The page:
Davis seeks defined role
Davis shrugged his shoulders during media day when asked what the addition of veteran big men Shaquille O'Neal and Jermaine O'Neal meant for him this season, then sounded off on his situation.
"I don't even know, I gotta find out what my role is," said Davis. "With Rasheed [Wallace] last year, I had to become a center. Now? I don't know. Do I become a [power forward]? Do I go back to playing the 4? We'll see.
"It's difficult because, as a player, you kind of don't understand where [the organization is] going or what they are doing. No matter what I do -- I can play great -- it's still not enough. I'm just here to help the team wherever possible, any way I can. Whenever I find my role, I'll do it to the max, the only way I can."
Davis noted that he blossomed late in his second season when Kevin Garnett missed significant time with a knee injury. Davis averaged 15.8 points, 5.6 rebounds and 1.8 assists per game in the 2008-09 playoffs, well above his regular-season career averages of 5.9 points, 3.6 rebounds and 0.7 assists per game.
That offseason, the Celtics recruited Wallace, making him the primary power forward off the bench and forcing Davis to adapt to a center role, where he shunned the perimeter pops for rolling to the basket. Already a bit undersized for an NBA big man, the 6-foot-9 Davis struggled at times around the basket (in a land of 7-footers), but carved out a role as an energy player who attacked the glass and thrived off his athleticism.
Now it might be back to the drawing board, in a contract year no less.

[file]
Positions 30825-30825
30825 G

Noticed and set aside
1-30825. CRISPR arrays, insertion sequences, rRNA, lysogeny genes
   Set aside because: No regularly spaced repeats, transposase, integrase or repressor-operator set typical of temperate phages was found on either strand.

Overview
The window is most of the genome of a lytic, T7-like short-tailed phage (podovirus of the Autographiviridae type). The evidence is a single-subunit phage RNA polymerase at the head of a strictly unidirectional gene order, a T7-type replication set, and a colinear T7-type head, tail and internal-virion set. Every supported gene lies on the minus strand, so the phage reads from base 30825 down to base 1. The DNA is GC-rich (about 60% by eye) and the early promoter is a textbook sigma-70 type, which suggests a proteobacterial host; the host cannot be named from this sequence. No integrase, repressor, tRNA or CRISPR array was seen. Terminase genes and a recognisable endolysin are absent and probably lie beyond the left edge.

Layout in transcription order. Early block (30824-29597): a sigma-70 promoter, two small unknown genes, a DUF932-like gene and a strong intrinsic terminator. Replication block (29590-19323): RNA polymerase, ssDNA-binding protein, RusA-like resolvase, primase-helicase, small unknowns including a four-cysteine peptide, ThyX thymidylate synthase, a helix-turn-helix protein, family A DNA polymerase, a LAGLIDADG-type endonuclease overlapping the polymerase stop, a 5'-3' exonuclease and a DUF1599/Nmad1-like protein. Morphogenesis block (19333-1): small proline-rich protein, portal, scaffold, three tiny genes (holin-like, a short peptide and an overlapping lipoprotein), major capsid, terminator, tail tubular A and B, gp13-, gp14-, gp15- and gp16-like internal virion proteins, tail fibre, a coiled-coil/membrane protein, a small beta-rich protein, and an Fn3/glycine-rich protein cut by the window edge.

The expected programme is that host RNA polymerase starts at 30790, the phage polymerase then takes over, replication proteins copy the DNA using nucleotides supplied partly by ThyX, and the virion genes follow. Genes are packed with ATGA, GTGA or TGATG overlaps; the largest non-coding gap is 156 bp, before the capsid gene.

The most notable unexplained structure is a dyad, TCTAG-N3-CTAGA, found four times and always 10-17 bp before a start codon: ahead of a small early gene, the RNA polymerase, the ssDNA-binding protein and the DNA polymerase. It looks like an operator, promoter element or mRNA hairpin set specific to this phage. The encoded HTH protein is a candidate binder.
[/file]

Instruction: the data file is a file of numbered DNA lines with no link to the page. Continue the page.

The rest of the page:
"Coming into my second year, I did a really good job of becoming a better player, but it wasn't good enough for our team, so they went out and got Rasheed Wallace," said Davis. "I had to adjust again. Rasheed was more of a perimeter guy and I had to be more of a low-block guy. I go from popping and hitting big shots to rolling to the basket a lot. That's what I needed to do for the team, so that's what I did.
"Now this year, you've got 5s, so I've just got to know what my role is again this year. [I've been] through some ups and downs with [head coach] Doc [Rivers], but as long as I find out what my role is, I'm going to do my role."
Boston bench players have typically thrived when assigned a specific role. Davis admits the uncertainty is the hardest part.
"It bothers me, but at the same time, I'm a player," said Davis. "Put me out on the court and I'll do anything you want me to do. That's the beauty of my position. Throw me out there and I'm going to play. I'm going to go out there and guard Shaq. Throw me out there and I'm gonna guard Rashard Lewis. Put me wherever you want to put me, I'm going to guard whoever you want me to guard. I'm just a basketball player.
"The role I would prefer to play is the role they want me to play."
Play Podcast ESPNBoston.com's Chris Forsberg gives his take on the breakdown of talks between the Celtics and Clippers, talks about the chances Doc Rivers will be back with the Celtics and discusses how Rivers would be received by Celtics fans.
Play Podcast Ryen Russillo and Danny Kanell discuss the Clippers walking away from a potential deal with the Celtics, what this means for Doc Rivers and much more.